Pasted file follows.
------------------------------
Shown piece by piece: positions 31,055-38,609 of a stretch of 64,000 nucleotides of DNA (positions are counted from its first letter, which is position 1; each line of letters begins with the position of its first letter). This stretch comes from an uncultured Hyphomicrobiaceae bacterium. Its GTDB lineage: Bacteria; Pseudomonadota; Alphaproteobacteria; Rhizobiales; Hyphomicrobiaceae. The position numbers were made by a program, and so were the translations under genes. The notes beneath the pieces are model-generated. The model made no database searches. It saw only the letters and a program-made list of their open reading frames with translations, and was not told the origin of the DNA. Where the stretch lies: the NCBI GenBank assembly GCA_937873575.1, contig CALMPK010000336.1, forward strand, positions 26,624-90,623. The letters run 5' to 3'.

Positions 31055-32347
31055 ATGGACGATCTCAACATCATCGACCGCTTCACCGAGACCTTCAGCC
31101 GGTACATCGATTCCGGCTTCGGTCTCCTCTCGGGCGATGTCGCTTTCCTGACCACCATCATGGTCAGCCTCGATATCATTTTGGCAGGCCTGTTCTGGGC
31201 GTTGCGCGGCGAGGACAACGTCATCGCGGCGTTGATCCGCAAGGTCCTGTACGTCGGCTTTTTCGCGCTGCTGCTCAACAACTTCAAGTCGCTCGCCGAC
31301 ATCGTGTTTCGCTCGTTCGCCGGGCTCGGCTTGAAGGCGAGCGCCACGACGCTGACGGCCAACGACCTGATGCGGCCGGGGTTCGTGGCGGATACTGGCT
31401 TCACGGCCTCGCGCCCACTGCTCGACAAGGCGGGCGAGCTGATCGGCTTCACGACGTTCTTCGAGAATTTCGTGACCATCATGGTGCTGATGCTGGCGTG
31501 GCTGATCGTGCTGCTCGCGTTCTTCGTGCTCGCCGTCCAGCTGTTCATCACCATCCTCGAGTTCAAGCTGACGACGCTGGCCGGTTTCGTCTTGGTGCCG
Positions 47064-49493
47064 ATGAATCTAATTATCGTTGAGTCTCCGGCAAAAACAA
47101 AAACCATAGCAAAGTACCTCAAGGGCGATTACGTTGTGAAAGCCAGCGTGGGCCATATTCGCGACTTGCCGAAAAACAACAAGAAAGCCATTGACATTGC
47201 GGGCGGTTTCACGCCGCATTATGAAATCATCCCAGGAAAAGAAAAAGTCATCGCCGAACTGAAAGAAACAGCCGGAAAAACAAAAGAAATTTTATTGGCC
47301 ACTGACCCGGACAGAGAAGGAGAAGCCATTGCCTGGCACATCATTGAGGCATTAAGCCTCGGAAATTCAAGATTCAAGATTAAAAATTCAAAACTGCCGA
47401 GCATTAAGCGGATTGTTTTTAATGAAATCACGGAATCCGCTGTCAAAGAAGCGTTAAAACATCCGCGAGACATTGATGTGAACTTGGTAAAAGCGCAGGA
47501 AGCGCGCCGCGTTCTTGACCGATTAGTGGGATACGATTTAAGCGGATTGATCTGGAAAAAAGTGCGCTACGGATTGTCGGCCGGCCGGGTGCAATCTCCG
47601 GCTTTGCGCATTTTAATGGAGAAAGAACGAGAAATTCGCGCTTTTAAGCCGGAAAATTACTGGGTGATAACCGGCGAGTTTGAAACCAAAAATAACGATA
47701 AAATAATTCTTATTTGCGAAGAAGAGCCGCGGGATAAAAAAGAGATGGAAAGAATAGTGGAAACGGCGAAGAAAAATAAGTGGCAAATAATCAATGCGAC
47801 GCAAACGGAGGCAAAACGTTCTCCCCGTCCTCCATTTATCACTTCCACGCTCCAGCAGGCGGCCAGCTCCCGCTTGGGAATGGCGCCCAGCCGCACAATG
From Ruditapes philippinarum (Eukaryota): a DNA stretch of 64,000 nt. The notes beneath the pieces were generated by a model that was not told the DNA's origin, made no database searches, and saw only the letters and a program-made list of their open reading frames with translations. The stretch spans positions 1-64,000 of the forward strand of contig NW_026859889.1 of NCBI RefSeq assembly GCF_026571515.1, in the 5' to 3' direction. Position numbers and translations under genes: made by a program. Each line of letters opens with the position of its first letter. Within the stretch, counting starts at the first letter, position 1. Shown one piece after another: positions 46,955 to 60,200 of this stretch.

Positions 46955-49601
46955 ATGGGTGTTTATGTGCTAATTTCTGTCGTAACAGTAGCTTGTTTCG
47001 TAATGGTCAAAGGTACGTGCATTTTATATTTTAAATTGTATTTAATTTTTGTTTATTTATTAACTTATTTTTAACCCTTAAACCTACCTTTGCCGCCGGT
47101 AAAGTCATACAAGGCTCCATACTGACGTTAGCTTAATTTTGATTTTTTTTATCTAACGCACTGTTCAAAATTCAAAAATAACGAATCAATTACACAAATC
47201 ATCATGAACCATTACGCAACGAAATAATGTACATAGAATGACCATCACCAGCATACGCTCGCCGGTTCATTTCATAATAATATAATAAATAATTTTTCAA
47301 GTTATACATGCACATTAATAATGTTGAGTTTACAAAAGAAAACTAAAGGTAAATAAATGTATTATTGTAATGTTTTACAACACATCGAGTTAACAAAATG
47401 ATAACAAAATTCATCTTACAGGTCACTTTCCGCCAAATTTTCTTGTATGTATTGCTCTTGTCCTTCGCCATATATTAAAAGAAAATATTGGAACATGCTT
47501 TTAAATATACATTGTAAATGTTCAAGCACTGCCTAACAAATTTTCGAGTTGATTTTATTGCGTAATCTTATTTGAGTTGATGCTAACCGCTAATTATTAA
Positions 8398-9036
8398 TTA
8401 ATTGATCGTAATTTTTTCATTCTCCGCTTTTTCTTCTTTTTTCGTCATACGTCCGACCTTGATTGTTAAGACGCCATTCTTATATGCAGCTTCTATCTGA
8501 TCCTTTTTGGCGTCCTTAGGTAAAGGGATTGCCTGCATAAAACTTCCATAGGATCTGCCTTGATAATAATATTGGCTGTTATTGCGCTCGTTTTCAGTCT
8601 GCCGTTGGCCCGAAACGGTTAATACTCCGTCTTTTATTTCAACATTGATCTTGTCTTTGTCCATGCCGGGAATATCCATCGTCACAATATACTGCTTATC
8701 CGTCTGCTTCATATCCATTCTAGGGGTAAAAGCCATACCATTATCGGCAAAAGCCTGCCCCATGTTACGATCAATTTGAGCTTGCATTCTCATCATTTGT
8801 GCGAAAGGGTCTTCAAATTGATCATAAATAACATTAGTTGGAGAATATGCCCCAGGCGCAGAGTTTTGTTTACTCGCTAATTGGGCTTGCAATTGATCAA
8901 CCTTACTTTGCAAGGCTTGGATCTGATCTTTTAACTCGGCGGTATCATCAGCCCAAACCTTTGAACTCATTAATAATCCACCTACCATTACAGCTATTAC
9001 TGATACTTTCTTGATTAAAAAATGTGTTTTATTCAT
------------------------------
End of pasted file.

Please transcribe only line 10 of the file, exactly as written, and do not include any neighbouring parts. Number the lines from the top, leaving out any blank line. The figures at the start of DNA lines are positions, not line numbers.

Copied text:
47064 ATGAATCTAATTATCGTTGAGTCTCCGGCAAAAACAA